It is often the first step in addiction recovery that is the most difficult. It is often a challenge to get a person into treatment, especially if they have a hard time admitting they have a problem in the first place.

If you have a husband, dad, or friend that is caught up with a drug or alcohol addiction, you might have tried to get them to take the first step and get into treatment. If so, and if they have refused help, don’t give up on them. Sometimes it takes persistence or the right events to occur in their lives for a person to accept help. Below are a few suggestions of how to convince someone close to you that they need treatment.

  1. Have an honest conversation. The person you care about is not going to know how you feel about their issue if you don’t speak up and tell them. Let them know you are concerned and that you think they need help. Lay out the issue honestly; tell them how their addiction is affecting their family and those around them. Show them the consequences of their choices in an objective, non-accusing way, so as not to make them defensive. Then, make it clear that you care and want what’s best for all those involved.
  2. Draw the line. Don’t let a husband, dad, or friend continue to drag you and others down with their addiction. Set boundaries and then stick to them. Don’t enable or make excuses for the person that would allow them to stay in their addiction. If you give an ultimatum, follow through so that they cannot use your indecision against you.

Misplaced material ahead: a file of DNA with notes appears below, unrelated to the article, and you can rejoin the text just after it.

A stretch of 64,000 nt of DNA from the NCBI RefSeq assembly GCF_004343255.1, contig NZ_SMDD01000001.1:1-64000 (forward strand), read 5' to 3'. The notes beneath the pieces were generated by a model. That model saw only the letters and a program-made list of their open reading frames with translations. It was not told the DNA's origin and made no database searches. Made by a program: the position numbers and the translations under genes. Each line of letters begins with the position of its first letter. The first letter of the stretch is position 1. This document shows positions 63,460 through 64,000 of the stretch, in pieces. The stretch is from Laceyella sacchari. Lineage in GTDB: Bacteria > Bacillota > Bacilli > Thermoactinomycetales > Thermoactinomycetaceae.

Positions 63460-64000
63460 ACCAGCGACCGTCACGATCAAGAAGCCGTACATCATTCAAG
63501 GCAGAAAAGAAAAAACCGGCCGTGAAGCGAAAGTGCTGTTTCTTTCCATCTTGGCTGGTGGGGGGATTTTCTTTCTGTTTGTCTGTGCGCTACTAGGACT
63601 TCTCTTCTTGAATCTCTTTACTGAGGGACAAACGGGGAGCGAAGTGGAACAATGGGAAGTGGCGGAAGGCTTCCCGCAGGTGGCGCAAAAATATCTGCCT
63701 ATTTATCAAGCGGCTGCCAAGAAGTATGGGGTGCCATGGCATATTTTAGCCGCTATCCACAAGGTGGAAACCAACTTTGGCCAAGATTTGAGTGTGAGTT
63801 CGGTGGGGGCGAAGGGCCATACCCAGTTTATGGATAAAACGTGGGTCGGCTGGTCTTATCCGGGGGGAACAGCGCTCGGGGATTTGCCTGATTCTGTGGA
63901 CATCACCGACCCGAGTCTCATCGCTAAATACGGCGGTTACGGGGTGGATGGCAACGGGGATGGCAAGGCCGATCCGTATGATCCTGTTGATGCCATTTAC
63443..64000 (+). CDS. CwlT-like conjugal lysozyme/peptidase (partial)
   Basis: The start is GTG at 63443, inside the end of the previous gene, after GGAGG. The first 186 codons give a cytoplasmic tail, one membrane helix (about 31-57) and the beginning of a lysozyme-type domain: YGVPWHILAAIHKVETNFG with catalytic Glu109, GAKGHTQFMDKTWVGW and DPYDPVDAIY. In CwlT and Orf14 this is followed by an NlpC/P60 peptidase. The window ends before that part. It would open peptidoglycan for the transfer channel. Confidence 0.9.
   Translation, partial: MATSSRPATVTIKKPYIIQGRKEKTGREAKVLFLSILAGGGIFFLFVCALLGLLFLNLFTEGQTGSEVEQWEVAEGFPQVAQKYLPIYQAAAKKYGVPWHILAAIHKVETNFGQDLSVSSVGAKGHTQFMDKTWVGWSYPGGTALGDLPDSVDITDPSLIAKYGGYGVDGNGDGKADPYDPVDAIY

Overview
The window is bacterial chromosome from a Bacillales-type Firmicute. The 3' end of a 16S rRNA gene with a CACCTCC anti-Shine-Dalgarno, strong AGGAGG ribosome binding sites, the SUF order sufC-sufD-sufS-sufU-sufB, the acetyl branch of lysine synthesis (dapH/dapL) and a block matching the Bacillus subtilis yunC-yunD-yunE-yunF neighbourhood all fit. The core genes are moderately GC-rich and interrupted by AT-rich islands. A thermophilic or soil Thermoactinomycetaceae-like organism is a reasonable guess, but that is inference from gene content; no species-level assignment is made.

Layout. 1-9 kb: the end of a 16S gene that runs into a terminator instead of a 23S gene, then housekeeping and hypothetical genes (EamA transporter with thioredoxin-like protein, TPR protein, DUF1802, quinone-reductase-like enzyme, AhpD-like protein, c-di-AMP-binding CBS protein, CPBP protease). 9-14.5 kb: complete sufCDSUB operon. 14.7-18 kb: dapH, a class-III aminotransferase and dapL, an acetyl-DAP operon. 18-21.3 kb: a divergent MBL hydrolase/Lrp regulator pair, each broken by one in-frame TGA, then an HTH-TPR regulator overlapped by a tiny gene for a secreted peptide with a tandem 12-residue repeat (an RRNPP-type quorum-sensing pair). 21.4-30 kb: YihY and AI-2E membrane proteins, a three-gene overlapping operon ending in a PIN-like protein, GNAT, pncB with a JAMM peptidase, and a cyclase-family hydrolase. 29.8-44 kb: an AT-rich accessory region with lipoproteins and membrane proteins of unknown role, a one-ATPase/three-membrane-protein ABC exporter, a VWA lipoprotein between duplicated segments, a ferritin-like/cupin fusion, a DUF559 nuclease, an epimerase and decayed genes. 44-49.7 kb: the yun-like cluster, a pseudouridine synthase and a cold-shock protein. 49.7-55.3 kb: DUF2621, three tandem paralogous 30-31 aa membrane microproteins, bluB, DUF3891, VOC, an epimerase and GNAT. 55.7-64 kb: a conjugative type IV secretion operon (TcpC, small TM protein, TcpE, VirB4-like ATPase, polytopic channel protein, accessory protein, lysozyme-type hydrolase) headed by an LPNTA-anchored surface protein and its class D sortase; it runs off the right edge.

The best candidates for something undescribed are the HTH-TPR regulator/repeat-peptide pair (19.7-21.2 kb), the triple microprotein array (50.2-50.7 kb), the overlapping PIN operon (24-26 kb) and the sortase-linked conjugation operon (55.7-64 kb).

3. Get professional help. If your loved one won’t get help after hearing your concerns, consider getting help from a professional. An interventionist can help families talk to their loved one in a calm, constructive way. A professional can also lay out treatment options for your loved one, so that if they accept help, treatment can start right away. My Recovery Helper can help connect you to a professional interventionist and treatment options that are right for your loved one. Give us a call at 844.867.6835 to find out more.
  4. Take care of your needs. Finally, you can’t control what someone else does or does not do. If you are unable to convince your husband, dad, or friend they need help, you can still at least help yourself. Find counseling or a support group like Alcoholics Anonymous that will help you deal with your issues, stop enabling, and interact positively with your loved one.

My Recovery Helper is a valuable resource for those who have a loved one who needs treatment. We connect families with treatment options and other services to get them on the right path to recovery. Call us at 844.867.6835 today for help.

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